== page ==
Merriam-Webster defines the word lechery as an excessive or offensive tendency toward sexual desire. Uncontrollable lust. In this case, the inability to control the libido; finely-tuned shamelessness. Religion condemns lechery and associates it with sinful or illicit conduct.
So, it could easily be said that if Merriam-Webster were to propose a definition for the music of Los Muchachos de la Secta, it would almost inevitably be categorized as a synonym under lechery. More than any other band in the Buenos Aires scene today, they embody the primitive energy of rock’n’roll, that energy which in the 50s got a whole generation of people recently emerged from the Second World War shaking their booties, turning to the latest black rhythms to try and forget the blood that was spilled on those battle fields.
Time has passed; numerous technological and musical innovations, as well as changing trends and styles, have left indelible marks on the history of pop music. That there have been various eras of music – some better than others – and repetition throughout each country, is a point of analysis regarding the culture of rock. But it’s not my job here to give you a historical review. My job is to say that we can once again have faith in rock and roll, thanks to bands like Los Muchachos de la Secta.
In recent years, rock has become something enjoyed by a small number of human pioneers who lead nocturnal quests into dilapidated caverns in search of something with a true essence of irreverence. It’s no longer a genre; it’s a feeling – the feeling that music is a cult, nourished by the lifeblood of live shows. And on the subject of life, if you’re looking to make your boring and banal life more tolerable by fanning that little flame of rebellion within you a bit – well, it would do you good to go out and see Los Muchachos de la Secta play live.
I sat down with Capitán Mandioca, front man of the band, to get his take on the matter.
How did the group form?
“La Secta began with the end of Los Waffles, and out of a necessity to keep communicating. We got together almost three years ago, and after two band practices we played our first show. The band consists of Nikki Molyna and Niko Z on guitars, Gas on the sax, and Choki on bass. We all got to know each other through playing concerts together and sharing our ideals and musical tastes.”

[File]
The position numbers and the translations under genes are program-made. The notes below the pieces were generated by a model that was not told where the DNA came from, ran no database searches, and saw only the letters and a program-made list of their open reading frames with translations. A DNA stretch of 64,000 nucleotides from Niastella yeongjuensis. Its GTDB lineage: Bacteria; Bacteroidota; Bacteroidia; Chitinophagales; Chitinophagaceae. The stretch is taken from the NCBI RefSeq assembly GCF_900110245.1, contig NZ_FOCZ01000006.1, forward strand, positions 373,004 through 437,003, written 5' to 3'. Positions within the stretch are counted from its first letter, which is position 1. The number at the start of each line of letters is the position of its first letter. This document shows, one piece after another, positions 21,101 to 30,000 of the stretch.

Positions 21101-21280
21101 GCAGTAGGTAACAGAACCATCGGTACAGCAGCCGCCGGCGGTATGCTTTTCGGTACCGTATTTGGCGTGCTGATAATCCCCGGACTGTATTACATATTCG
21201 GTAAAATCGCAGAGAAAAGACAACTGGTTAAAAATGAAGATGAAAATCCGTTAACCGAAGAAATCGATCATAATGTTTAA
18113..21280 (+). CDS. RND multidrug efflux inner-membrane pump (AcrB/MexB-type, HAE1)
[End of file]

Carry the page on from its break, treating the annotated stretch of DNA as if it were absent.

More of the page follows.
Released from Pirovano Hospital multiple times, Capitán Mandioca has survived a few fires in his lifetime, and it’s his job as the band’s front man to be the one who communicates “si la yuta no arde nada puede cambiar.” (If the police aren’t in flames nothing can change) The bastard son of Sandro and first cousin of Alan Vega, Mandioca sings in the key of soul and barks like a dog, “soy un chico de barrio, solo busco respeto, solo quiero bailar sin tener que pensar que el dinero no alcanza y tengo que morfar.” (I’m a boy from the hood, I just want respect, I just want to dance without having to think about how there’s not enough money and I need to eat) He steers clear of metaphors and spits songs the same way he talks.
How do you write songs within the group?
“In rehearsal there’s a lot of instrumental improvisation, we might be noodling around a rhythm and an idea starts to form from there. When we play live, the songs tend to come out a little different each time.”
Club Negro transmits, in this sense, that feeling of finding something that a Spotify playlist can’t offer you. Music created through live practices and without any specific musical formula, but rather with the scruples that come from knowing your style and aiming in a specific direction.
While the current trend in independent music is to profit off the feeling of melancholy, which we see in the countless musical projects labeled as “indie,” Los Muchachos de la Secta do the complete opposite; they put a disorder within the order to make rock and roll a feeling of cult and belonging.
What’s your opinion about the current scene?
“I think that there aren’t symptoms of sensitivity, nobody’s coming up with anything that lasts longer than an Instagram story. Things that make me dance burn within me, and everything that falls short of that and that is less contagious, doesn’t interest me. Personally, I really like Pradotown; they’re honest and simple.”
Why should people go to a LMDLS show?
“I want to see people dancing at shows again. Our concerts are participatory; I’m convinced that the music has to be made by everyone. Maybe we’re singing Tutti Frutti and it seems kind of silly, but in ancestral cultures they used dance to lift themselves up and to experience connection among all of them. The only thing I believe in is rock and roll, and we’re really doing it.”
Los Muchachos de La Secta will be presenting their debut album Club Negro on Thursday, May 30th, at Hasta Trilce. Find more details on the Facebook event page by clicking here.